We take sell-side forecasts for Philippine Financial Reporting Standards (PFRS) earnings and convert them to Uniform earnings forecasts. When we do this, SFMB’s sell-side analyst-driven forecast is to see Uniform earnings grow by 7% and 25% by 2022 and 2023, respectively.

Based on current stock market valuations, we can use earnings growth valuation metrics to back into the required growth rate to justify SFMB’s PHP 60.00 stock price. These are often referred to as market embedded expectations.

The company is currently being valued as if Uniform earnings were to shrink 8% annually over the next three years. What sell-side analysts expect for SFMB’s earnings growth is well above what the current stock market valuation requires in 2022 and 2023.

Furthermore, the company’s earning power is 3x the long-run corporate average. Furthermore, cash flows and cash on hand are also 2x total obligations—including debt maturities, capex maintenance, and dividends. Also, intrinsic credit risk is 170bps above the risk-free rate. Together, this signals a low dividend risk.

Lastly, SFMB’s Uniform earnings growth is above peer averages, but currently trades below its average peer valuations.

About the Philippine Markets Newsletter
“Wednesday Uniform Earnings Tearsheets – Philippine-listed Focus”

Some of the world’s greatest investors learned from the Father of Value Investing or have learned to follow his investment philosophy very closely. That pioneer of value investing is Professor Benjamin Graham. His followers:

Warren Buffett and Charles Munger of Berkshire Hathaway; Shelby C. Davis of Davis Funds; Marty Whitman of Third Avenue Value Fund; Jean-Marie Eveillard of First Eagle; Mitch Julis of Canyon Capital; just to name a few.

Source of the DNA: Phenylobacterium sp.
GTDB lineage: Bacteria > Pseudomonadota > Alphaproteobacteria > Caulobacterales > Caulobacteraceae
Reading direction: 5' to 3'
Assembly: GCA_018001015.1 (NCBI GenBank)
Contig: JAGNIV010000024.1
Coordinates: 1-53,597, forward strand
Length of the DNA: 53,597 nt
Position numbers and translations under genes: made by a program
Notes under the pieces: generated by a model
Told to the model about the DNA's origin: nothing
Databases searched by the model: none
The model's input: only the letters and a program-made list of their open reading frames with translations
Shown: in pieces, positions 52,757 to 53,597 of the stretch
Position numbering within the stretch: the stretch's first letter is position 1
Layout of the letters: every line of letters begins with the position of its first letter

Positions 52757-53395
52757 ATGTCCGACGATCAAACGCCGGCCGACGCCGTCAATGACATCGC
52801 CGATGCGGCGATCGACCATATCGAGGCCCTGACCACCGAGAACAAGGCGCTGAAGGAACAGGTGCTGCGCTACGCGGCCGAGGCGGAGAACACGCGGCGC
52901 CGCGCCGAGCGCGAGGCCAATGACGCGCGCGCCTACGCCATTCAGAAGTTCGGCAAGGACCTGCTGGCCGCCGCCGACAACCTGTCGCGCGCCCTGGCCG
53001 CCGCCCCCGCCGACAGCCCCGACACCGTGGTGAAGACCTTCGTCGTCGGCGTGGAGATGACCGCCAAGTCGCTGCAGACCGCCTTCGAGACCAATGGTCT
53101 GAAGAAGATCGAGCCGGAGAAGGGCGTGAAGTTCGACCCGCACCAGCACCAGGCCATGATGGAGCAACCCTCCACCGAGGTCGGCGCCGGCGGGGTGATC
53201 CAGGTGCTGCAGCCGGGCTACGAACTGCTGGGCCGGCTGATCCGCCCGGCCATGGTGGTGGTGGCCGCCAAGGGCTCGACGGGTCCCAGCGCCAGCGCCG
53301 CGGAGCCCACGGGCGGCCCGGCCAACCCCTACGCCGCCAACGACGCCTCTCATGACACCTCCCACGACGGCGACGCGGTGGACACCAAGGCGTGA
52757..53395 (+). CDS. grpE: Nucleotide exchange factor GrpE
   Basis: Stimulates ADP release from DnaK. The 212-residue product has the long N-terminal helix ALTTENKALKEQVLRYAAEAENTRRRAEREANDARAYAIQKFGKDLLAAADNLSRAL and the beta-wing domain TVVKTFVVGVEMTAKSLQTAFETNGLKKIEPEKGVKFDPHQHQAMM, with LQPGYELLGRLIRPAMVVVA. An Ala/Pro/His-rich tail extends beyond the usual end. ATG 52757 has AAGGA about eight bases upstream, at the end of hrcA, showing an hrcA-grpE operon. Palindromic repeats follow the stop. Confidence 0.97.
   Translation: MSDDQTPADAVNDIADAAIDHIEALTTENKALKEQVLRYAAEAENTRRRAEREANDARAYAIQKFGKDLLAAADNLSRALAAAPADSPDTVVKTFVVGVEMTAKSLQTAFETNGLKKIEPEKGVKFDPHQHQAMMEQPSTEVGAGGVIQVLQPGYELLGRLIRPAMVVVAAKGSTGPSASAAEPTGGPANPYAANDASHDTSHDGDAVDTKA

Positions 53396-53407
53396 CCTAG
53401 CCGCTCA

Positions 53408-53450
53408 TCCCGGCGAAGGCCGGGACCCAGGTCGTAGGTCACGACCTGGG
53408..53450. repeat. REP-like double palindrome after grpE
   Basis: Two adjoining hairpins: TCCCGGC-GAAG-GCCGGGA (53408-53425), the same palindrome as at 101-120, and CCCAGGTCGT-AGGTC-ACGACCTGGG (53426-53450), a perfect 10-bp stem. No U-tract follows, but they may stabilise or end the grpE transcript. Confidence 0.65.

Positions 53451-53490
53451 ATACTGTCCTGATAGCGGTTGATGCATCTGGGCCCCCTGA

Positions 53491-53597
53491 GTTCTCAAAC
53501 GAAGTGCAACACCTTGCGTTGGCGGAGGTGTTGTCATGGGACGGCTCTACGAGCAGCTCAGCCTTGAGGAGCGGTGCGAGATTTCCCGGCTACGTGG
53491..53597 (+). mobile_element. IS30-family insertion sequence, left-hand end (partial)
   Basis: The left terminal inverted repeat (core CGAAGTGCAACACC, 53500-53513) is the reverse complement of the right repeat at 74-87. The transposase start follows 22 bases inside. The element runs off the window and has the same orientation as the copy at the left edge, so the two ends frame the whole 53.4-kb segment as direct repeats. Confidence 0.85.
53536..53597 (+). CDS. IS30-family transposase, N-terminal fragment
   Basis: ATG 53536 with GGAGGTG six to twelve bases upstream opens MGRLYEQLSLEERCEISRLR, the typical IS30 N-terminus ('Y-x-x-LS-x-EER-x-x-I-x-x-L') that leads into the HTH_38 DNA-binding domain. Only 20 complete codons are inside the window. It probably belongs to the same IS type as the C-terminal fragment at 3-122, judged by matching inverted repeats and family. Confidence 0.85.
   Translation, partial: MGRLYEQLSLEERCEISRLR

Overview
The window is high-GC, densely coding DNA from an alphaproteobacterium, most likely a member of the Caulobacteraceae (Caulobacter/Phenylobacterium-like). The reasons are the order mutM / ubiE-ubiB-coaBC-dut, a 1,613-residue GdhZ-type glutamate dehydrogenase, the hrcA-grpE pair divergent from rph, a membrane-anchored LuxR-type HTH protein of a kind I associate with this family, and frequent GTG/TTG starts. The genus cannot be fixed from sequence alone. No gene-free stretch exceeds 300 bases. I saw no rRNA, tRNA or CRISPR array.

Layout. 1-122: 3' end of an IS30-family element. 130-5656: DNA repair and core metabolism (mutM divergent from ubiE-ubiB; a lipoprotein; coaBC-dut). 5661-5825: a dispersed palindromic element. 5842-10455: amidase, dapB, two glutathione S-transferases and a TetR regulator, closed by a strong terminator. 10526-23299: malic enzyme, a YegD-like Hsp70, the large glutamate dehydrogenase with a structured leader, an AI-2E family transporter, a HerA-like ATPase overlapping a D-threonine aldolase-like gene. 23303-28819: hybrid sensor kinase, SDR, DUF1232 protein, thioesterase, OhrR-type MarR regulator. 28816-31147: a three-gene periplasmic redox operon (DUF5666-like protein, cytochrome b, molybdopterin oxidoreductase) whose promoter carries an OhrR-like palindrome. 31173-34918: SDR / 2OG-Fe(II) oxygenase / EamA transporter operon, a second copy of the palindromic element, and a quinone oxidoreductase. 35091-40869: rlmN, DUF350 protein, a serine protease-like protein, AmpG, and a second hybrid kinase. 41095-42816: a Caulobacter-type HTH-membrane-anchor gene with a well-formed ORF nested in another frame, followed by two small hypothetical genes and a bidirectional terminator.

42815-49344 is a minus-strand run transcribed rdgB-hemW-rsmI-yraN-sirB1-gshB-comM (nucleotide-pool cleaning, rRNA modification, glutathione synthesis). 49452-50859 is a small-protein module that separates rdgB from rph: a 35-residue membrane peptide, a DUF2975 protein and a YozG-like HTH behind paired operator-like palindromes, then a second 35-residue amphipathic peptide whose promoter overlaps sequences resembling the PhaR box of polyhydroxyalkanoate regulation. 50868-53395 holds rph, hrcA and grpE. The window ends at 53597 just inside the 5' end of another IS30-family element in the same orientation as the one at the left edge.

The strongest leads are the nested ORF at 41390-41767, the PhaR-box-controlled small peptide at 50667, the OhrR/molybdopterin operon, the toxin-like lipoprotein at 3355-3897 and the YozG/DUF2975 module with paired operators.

Each of these great investors studied security analysis and valuation, applying this methodology to manage their multi-billion dollar portfolios. They did this without relying on as-reported numbers. 

Uniform Adjusted Financial Reporting Standards (UAFRS or Uniform Accounting) is an answer to the many inconsistencies present in GAAP and IFRS, as well as in PFRS. 

Under IFRS, each company’s financial statements are rebuilt under a consistent set of rules, resulting in an apples-to-apples comparison. Resulting UAFRS-based earnings, assets, debts, cash flows from operations, investing, and financing, and other key elements become the basis for more reliable financial statement analysis. 

Every Wednesday, we focus on one Philippine-listed company that’s particularly interesting from a UAFRS vs as-reported standpoint. We highlight one adjustment that illustrates why the as-reported numbers are unreliable. 

This way, we gain a better understanding of the factors driving a particular stock’s returns, and whether or not the firm’s true profitability is reflected in its current valuations. 

Hope you’ve found this week’s Uniform Earnings Tearsheet on a Philippine company interesting and insightful. 

Stay tuned for next week’s Philippine company highlight!


Angelica Lim

Research Director
Philippine Markets Newsletter